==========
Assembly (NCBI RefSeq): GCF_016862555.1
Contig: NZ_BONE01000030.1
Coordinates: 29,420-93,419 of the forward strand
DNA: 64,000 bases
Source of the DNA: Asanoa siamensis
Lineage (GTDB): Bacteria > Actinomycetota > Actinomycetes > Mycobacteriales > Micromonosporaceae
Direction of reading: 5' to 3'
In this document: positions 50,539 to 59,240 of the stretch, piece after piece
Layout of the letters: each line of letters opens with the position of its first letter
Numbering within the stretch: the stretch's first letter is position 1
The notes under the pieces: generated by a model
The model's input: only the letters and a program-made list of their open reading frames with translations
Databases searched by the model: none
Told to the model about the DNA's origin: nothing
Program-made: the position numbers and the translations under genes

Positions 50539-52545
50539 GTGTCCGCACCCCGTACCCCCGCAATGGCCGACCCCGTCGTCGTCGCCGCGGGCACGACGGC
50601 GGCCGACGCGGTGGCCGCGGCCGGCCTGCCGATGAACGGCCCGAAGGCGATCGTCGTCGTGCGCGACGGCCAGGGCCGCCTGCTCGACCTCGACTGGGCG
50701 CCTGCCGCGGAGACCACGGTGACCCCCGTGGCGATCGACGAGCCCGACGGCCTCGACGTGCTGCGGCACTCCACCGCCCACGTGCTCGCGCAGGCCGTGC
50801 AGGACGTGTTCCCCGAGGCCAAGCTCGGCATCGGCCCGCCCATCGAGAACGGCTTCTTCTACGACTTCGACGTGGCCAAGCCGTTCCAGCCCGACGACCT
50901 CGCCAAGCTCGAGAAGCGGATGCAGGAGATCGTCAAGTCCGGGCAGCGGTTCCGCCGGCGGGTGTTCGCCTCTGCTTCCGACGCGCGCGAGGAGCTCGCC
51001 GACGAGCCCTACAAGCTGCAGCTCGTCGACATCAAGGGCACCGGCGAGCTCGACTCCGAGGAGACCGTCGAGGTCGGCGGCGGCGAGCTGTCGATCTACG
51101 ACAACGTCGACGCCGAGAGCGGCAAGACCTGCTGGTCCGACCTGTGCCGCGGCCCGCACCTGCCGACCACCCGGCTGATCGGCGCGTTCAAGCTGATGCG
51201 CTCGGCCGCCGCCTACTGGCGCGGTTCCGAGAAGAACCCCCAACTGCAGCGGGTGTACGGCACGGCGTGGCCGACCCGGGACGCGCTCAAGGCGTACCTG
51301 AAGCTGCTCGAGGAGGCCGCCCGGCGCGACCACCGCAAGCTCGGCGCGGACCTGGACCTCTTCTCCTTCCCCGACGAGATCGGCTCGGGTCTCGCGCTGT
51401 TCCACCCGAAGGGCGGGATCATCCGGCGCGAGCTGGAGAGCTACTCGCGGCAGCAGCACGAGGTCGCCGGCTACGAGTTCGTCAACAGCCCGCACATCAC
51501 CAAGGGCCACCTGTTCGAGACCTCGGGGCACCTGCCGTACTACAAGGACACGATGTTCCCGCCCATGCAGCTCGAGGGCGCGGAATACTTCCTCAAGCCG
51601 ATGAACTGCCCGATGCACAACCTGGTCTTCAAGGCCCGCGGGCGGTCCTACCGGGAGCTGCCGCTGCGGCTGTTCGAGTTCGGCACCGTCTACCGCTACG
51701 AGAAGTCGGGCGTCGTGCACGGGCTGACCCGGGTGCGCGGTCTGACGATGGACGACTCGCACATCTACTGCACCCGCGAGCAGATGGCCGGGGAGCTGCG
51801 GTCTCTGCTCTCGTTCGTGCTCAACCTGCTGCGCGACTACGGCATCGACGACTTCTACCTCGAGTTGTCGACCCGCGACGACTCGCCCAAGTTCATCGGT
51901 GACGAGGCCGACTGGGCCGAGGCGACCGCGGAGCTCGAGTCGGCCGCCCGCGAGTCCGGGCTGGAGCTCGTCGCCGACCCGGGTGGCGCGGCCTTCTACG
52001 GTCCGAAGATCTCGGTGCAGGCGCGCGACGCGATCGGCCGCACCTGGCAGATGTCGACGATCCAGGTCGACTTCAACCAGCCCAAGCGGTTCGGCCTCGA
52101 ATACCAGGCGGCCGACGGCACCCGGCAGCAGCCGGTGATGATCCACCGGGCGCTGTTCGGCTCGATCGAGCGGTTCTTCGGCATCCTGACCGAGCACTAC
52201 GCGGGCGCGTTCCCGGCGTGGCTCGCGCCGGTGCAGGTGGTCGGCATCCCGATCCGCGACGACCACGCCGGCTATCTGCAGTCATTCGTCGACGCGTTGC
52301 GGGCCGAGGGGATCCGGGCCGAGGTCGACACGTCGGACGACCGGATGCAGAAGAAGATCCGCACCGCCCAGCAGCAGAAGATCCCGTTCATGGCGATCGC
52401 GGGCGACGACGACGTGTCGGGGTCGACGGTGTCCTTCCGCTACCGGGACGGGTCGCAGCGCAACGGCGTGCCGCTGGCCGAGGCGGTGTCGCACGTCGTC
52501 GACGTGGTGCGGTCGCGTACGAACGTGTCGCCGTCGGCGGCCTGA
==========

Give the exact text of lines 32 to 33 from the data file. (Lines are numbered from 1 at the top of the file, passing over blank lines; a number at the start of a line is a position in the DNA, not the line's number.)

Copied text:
52001 GTCCGAAGATCTCGGTGCAGGCGCGCGACGCGATCGGCCGCACCTGGCAGATGTCGACGATCCAGGTCGACTTCAACCAGCCCAAGCGGTTCGGCCTCGA
52101 ATACCAGGCGGCCGACGGCACCCGGCAGCAGCCGGTGATGATCCACCGGGCGCTGTTCGGCTCGATCGAGCGGTTCTTCGGCATCCTGACCGAGCACTAC